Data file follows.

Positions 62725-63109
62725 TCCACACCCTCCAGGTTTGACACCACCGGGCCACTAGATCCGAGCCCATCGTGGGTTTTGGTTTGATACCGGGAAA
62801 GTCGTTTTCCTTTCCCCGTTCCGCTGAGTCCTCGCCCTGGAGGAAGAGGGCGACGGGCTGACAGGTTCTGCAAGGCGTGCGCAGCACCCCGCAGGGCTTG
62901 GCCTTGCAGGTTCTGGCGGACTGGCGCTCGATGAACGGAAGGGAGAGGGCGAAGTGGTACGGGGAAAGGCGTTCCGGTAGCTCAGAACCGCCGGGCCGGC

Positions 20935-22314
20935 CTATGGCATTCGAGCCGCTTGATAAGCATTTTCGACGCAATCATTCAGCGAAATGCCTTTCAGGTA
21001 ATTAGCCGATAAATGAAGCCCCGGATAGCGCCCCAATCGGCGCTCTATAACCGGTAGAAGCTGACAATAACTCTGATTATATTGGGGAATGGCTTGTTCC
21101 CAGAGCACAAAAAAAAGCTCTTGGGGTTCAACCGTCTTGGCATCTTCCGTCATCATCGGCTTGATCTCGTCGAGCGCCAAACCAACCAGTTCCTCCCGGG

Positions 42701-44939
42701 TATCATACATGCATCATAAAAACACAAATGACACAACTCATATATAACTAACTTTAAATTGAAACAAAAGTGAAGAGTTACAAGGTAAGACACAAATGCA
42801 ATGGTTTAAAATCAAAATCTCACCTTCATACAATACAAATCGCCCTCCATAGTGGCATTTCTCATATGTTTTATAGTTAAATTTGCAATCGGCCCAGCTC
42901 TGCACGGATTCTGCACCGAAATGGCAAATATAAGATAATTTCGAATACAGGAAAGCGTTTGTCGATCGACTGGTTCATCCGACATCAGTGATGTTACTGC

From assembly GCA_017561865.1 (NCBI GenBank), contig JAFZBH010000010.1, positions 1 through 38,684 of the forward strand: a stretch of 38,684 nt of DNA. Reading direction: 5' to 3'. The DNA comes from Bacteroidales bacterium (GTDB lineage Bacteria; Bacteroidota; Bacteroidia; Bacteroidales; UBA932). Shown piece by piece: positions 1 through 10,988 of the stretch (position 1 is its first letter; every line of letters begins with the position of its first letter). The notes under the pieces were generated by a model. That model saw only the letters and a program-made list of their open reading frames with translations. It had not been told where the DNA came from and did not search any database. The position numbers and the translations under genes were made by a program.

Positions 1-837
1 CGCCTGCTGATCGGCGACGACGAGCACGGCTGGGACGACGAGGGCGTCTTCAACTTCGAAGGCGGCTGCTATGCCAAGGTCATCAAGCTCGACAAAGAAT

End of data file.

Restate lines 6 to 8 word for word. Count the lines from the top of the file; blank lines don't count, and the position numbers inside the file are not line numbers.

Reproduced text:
20935 CTATGGCATTCGAGCCGCTTGATAAGCATTTTCGACGCAATCATTCAGCGAAATGCCTTTCAGGTA
21001 ATTAGCCGATAAATGAAGCCCCGGATAGCGCCCCAATCGGCGCTCTATAACCGGTAGAAGCTGACAATAACTCTGATTATATTGGGGAATGGCTTGTTCC
21101 CAGAGCACAAAAAAAAGCTCTTGGGGTTCAACCGTCTTGGCATCTTCCGTCATCATCGGCTTGATCTCGTCGAGCGCCAAACCAACCAGTTCCTCCCGGG